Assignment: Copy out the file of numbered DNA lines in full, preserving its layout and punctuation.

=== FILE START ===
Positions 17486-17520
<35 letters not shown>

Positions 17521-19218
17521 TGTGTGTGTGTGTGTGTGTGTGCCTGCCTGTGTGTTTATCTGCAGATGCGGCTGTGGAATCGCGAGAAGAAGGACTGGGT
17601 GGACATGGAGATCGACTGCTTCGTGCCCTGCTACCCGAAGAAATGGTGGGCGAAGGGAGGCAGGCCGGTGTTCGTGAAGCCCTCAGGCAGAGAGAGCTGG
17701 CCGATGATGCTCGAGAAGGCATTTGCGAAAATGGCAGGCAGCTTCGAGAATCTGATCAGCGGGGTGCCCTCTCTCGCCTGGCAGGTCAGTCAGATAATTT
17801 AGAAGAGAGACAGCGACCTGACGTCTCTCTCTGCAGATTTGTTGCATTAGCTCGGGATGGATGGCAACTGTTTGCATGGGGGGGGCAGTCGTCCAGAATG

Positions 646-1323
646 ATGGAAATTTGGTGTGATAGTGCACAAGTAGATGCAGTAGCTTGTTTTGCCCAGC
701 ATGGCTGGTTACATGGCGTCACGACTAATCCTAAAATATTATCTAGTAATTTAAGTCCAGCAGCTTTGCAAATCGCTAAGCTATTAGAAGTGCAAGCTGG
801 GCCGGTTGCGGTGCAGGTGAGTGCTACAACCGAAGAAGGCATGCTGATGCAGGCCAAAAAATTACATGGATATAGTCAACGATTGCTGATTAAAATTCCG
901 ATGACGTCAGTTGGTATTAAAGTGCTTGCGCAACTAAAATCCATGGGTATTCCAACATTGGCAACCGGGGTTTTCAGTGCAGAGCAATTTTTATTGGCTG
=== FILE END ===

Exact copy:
Positions 17486-17520
<35 letters not shown>

Positions 17521-19218
17521 TGTGTGTGTGTGTGTGTGTGTGCCTGCCTGTGTGTTTATCTGCAGATGCGGCTGTGGAATCGCGAGAAGAAGGACTGGGT
17601 GGACATGGAGATCGACTGCTTCGTGCCCTGCTACCCGAAGAAATGGTGGGCGAAGGGAGGCAGGCCGGTGTTCGTGAAGCCCTCAGGCAGAGAGAGCTGG
17701 CCGATGATGCTCGAGAAGGCATTTGCGAAAATGGCAGGCAGCTTCGAGAATCTGATCAGCGGGGTGCCCTCTCTCGCCTGGCAGGTCAGTCAGATAATTT
17801 AGAAGAGAGACAGCGACCTGACGTCTCTCTCTGCAGATTTGTTGCATTAGCTCGGGATGGATGGCAACTGTTTGCATGGGGGGGGCAGTCGTCCAGAATG

Positions 646-1323
646 ATGGAAATTTGGTGTGATAGTGCACAAGTAGATGCAGTAGCTTGTTTTGCCCAGC
701 ATGGCTGGTTACATGGCGTCACGACTAATCCTAAAATATTATCTAGTAATTTAAGTCCAGCAGCTTTGCAAATCGCTAAGCTATTAGAAGTGCAAGCTGG
801 GCCGGTTGCGGTGCAGGTGAGTGCTACAACCGAAGAAGGCATGCTGATGCAGGCCAAAAAATTACATGGATATAGTCAACGATTGCTGATTAAAATTCCG
901 ATGACGTCAGTTGGTATTAAAGTGCTTGCGCAACTAAAATCCATGGGTATTCCAACATTGGCAACCGGGGTTTTCAGTGCAGAGCAATTTTTATTGGCTG